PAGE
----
Today I got my final proof of this massive, underground operation aimed at de-stabilizing our homeschool tranquility. I looked on the library catalog online and found out that our local library had two copies of the book I need for next week's study of the Ancient Native Americans. One copy was checked out and the other was on the shelf. I repeat "on the shelf." So I tossed the kids in the car and zoom-zoomed over to the library. I dragged them past all the cute displays and raced into the children's section only to find...wait for it...the book is gone!

And just to prove to you that I'm not paranoid, I went to find the alternative book I had selected (because I'm on to you stalker) and that one was...wait for it...also checked out. Come on!

The trip wasn't a total loss because Ella picked out a book to read for fun and Jack...well, Jack didn't destroy anything. Plus, I got irrefutable, undeniable, incontrovertible proof that this library conspiracy exists. I think next week I'll check out Roofing for Dummies, Infectious Skin Diseases and Wild Yaks of Tibet just to mess with the stalker. That's right, I have an imagination and I'm not afraid to use it.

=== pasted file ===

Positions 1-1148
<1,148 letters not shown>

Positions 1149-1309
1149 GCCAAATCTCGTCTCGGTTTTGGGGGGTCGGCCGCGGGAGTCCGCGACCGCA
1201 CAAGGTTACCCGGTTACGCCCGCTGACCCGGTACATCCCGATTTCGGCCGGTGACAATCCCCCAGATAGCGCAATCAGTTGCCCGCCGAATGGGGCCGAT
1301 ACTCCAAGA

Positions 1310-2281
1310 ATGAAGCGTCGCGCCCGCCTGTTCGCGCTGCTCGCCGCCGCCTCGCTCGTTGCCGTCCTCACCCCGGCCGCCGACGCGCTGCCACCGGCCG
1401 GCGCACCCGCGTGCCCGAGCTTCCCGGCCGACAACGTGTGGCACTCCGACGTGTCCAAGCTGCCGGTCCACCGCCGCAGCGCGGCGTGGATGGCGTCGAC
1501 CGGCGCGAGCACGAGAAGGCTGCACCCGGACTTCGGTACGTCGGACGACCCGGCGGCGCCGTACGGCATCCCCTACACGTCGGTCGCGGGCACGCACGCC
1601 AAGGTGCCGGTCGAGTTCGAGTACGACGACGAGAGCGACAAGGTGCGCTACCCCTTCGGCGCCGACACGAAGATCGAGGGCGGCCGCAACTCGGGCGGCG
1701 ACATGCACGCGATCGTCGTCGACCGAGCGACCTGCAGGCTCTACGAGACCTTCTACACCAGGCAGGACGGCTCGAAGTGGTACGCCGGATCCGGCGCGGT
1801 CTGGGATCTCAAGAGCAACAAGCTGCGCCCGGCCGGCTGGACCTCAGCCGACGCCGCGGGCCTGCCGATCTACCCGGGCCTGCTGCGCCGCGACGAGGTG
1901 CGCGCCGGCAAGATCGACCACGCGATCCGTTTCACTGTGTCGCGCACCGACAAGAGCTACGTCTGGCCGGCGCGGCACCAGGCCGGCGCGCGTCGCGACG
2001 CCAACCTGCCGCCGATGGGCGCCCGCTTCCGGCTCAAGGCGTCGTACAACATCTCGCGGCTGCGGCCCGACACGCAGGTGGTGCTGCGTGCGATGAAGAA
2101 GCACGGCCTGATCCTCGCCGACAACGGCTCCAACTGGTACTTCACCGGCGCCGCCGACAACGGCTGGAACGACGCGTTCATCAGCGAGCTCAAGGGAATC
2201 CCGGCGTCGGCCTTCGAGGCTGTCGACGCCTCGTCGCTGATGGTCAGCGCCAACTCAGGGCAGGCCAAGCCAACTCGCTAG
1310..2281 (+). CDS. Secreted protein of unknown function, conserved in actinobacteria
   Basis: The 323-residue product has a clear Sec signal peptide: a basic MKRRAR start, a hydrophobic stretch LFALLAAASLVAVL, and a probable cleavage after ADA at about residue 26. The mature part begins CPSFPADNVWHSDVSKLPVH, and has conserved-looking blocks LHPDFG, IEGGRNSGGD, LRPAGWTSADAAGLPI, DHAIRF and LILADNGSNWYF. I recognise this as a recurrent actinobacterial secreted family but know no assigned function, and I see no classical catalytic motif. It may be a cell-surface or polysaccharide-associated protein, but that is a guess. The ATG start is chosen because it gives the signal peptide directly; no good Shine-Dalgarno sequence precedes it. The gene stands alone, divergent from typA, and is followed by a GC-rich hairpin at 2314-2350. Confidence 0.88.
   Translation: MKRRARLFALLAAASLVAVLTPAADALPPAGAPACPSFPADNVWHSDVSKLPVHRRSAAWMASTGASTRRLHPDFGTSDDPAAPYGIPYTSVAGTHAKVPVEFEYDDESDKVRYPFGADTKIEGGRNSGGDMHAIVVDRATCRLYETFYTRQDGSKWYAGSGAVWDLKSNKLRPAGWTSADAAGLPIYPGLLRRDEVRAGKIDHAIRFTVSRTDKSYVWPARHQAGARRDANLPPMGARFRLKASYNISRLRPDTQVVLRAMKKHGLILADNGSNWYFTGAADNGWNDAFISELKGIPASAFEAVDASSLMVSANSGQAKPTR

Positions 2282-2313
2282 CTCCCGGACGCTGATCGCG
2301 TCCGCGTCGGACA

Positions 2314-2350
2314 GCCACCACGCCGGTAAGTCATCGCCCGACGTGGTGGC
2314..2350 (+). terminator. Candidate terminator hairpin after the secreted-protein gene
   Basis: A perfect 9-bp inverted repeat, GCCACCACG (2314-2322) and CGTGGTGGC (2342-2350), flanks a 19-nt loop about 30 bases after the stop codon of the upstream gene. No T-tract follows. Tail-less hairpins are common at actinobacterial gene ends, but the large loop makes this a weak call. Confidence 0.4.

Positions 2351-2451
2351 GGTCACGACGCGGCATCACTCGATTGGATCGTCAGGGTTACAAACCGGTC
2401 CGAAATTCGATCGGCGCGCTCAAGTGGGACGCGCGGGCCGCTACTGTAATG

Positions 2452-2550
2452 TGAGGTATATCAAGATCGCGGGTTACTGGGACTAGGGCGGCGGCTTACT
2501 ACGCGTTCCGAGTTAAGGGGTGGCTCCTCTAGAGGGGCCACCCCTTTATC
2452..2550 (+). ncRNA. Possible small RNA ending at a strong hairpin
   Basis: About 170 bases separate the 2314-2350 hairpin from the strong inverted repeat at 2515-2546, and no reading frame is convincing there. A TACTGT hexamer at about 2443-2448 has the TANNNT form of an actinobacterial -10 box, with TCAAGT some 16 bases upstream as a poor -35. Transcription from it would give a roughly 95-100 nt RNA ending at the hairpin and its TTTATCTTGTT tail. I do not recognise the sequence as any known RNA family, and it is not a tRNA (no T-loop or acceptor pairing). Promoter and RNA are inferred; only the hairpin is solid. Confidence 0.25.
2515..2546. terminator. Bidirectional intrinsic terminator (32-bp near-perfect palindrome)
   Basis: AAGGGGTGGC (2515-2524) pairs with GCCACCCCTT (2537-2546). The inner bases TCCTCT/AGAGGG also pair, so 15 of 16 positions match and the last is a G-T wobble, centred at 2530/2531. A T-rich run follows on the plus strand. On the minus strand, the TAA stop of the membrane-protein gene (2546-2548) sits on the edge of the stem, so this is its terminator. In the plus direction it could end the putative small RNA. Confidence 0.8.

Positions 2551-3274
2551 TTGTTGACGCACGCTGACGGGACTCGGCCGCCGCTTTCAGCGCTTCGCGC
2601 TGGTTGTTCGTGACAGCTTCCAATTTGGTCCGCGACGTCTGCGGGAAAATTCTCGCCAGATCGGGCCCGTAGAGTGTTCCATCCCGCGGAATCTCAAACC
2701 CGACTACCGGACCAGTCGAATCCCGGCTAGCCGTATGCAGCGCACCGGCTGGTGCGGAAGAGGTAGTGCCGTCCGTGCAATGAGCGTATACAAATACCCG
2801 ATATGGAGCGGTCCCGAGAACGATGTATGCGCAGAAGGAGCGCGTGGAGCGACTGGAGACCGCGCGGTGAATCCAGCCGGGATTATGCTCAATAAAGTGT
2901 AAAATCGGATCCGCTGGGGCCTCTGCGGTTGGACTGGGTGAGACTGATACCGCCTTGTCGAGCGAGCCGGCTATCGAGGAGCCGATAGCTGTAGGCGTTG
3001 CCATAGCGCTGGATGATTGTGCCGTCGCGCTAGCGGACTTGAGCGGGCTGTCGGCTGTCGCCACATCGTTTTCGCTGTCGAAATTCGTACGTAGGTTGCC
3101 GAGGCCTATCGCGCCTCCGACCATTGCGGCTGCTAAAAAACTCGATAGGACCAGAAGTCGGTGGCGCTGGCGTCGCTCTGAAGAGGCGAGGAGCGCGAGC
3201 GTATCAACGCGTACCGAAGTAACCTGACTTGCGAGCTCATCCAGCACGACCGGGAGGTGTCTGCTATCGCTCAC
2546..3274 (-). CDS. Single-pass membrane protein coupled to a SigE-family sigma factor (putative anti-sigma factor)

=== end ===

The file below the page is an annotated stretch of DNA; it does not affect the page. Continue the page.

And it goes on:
Tuesday, February 16, 2010

Yo-Yo Mama*

Here's how I spent my morning:

"First you have to add the ones column, Ella." (cross to the other side of the room to check on Jack)

"Jack, see if you can put all the red beads together." (go back to Ella's desk)

"Good job, Ella. Now don't forget to add the ten you carried." (walk back to Jack)

"Good Jack, now put all the yellow beads together." (trip over a block and hop back to Ella's desk)